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Posted by on Aug 7, 2017 in Roadmap

Annotate PRO: Retrospective, Roadmap & August – September 2017 Goals

A key component of modern software development is the retrospective.

After every sprint the ‘pigs’ on the team gather to candidly assess successes and challenges.

Typically sprints are two to three weeks in length and a retrospective would be time-boxed to an hour.

I’ve seen retrospectives work beautifully using PostIt notes and Sharpies to brainstorm short descriptions of wins and losses, get them up on a board without commentary, and then arrange looking for patterns. You can use Google Drawing to do the same thing, especially if team members aren’t all together in a room. See the example, from another software team, below.

Example Retrospective Board

Click to see a larger version of this image.

It doesn’t matter what this team has written down, or that it is focused on software development. What matters is they shared, in an egalitarian way, catagorized to look for patterns (yes! color coding!), and took a positive approach to continuous improvement.

Pigs and Chickens

A core story to software development, and really any undertaking of signifance, is the story of pigs and chickens at breakfast.

Pigs are committed. Chickens are interested.

Retrospectives, and really all the work and processes of a team, should be decided by pigs. Not chickens who parachute in to share their wisdom, then flit off without accountability.

The metaphor is maybe a little harsh (sorry vegans)…but hey, it’s only a metaphor.


Retrospectives force honesty, and they help you refine estimates and learn from your mistakes – equally important in education as in software development.

Back in April I wrote about 11trees’ plans for May through July. Basically:

  1. Create a unified sign in process, so Annotate PRO users could access their library from Microsoft Word and Google Chrome, making it easy to create comments in Word 2016, Google Docs, or almost any website.
  2. Publishing Annotate PRO to the iOS app store so iPad users could use it with Microsoft Word on iPad.
  3. Adding the ability to create new comments and sort them.
  4. Simplify the process to provide clients with custom libraries of comments. 

Annotate PRO running on an iPad
Not available to general users yet…sob!

Support for Multiple Libraries
Available to institutional clients and coming to all users by September.

So how’d we do? And what’s next?

  1. Unified sign in process
    This is done. You can edit your library using a full web browser, then refresh your library in Google Chrome and Microsoft Word to use those comments in either place.
  2. Publish Annotate PRO to the iOS app store
    Not done. But we tried. Microsoft and Apple rejected our application because Annotate PRO offers in-app purchases. Which Apple doesn’t allow unless you pay their tariff. We also weren’t delighted with the user experience on iPad and so are going to take another run at this in September. We believe simply disabling “install new library” and similar buttons in our iPad version (running inside Word 2016 for iPad) will get us past Apple. We’ll see! We definitely hear the interest in an iPad app.
  3. Add the ability to create new comments and sort them.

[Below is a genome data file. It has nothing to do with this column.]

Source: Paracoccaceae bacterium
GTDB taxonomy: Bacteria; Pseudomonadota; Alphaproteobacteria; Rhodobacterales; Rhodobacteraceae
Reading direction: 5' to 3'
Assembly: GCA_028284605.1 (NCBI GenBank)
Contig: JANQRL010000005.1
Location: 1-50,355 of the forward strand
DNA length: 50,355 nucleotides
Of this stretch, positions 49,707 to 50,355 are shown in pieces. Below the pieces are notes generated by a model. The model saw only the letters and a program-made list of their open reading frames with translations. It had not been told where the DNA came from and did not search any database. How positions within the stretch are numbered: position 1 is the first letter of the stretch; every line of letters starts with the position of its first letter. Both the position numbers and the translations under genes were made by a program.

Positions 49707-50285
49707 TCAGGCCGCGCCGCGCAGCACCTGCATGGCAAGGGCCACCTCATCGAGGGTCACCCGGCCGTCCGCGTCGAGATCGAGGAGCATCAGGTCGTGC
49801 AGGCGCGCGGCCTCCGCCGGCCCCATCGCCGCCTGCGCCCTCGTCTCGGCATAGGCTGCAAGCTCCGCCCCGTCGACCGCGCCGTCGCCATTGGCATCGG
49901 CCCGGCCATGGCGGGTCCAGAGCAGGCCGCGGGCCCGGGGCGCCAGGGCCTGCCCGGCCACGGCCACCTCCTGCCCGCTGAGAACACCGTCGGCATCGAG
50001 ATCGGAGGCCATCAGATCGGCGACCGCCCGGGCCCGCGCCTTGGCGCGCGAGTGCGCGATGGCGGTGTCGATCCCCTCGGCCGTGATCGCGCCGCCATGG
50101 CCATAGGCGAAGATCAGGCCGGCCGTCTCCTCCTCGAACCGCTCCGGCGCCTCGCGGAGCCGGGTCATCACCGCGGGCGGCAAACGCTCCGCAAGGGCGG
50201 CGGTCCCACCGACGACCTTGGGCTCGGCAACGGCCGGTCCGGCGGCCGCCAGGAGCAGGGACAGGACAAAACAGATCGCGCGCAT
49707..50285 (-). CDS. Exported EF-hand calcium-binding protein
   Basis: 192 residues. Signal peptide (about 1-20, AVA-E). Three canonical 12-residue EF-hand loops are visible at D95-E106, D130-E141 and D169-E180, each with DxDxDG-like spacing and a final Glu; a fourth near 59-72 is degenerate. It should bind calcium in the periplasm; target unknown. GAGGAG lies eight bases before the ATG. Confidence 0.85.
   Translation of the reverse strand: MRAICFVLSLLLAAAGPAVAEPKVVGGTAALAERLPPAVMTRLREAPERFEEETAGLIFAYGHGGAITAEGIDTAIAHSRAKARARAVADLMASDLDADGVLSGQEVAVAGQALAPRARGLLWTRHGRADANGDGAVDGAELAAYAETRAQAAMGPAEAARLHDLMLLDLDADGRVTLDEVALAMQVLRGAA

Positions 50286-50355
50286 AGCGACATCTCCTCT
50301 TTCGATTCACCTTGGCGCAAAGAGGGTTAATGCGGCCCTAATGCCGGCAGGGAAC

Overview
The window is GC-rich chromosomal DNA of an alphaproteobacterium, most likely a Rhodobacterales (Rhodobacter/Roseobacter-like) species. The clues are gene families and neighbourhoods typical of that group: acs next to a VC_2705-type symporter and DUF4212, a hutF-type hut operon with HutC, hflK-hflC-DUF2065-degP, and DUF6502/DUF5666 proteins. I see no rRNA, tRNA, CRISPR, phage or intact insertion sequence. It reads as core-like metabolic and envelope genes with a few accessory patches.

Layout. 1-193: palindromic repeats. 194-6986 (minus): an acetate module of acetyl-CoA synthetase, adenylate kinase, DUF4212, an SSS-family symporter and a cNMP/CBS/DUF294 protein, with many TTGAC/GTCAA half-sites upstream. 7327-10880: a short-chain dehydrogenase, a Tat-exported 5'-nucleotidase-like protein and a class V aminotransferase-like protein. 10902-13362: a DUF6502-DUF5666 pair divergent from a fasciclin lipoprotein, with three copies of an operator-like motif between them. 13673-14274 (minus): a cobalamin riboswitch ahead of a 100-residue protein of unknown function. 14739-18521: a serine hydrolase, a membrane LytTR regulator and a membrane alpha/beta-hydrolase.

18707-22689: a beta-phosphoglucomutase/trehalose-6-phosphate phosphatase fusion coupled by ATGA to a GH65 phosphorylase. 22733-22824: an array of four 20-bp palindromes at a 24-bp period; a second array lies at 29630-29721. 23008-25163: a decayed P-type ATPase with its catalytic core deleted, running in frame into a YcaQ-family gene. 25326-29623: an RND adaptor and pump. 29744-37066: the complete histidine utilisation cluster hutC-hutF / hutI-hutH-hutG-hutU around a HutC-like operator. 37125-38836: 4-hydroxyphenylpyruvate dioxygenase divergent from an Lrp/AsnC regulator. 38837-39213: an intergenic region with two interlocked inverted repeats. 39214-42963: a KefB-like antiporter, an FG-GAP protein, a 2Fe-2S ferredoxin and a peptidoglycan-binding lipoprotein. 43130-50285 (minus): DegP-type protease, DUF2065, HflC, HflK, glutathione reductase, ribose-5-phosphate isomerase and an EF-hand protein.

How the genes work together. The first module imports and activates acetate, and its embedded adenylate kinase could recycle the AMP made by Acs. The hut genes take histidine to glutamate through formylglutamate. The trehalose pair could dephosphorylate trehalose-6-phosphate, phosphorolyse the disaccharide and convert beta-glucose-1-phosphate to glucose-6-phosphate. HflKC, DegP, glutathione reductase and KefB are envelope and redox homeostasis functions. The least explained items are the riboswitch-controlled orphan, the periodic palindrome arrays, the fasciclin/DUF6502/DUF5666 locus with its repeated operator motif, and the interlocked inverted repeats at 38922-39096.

You have always had plenty of empty comment ‘slots’ to use in our libraries – to add your own comments. But not the ability to add new ones, or new groups or libraries. We’ve completed the architectural improvements necessary to support multiple comment libraries and user-created groups and new comments. We hope to have them live by the end of August.
  4. Simplify the process to provide clients with custom libraries.
    We’ve largely accomplished this. We’ve on-boarded some significant new clients who needed much more sophistication around libraries – different libraries for different purposes, the ability to limit editing for some users and other capabilitites. The screenshot at left shows a general example of a more powerful library experience. This will play out for all users soon. So you might have our College Edition library as a good, core library, but then create assignment or course-specific libraries you can choose to use on the fly. And share with your colleages (site license clients).

So we did okay against our goals. Not great. There were many technical roadblocks, mostly unseen or unanticipated. And a couple of major wins – that took a lot of effort and that weren’t really on our radar in April: automatically adding comment bubbles in Word 2016 and formatting text in comments.

Annotate PRO now supports clickable links and some formatting of text for Microsoft Word 2016 and Google Docs. So if you want to bold some text in a comment, you can – write it once in your Annotate PRO library and we’ll handle formatting it properly for Google Docs and Microsoft Word. If you include a plain-text link, like, we’ll automatically convert it to Here’s a deeper dive on the options and limitations.

More miraculously, in Word 2016, when you select a comment (using Search or a Favorite button or scrolling through your library or typing a Free Form comment) we’ll automatically create a comment bubble and insert the text.

This is a significant improvement over Word’s own capabilities. With the Annotate PRO task pane open, you can just type a comment in the Free Form area, then tab to Insert, then click space to actuate the button. Or type then click the Insert button.

This is a savings of a click or two and a half second or so per comment. And if you use your Annotate PRO library? Zoom zoom! See the screenshot below for an illustration.

So, with the traditional school year upon us we’re feeling pretty good about progress. Hopefully by the time school is in swing, and certainly by the time the first writing rolls in, we’ll have a lot more to show based on the groundwork we’ve already laid.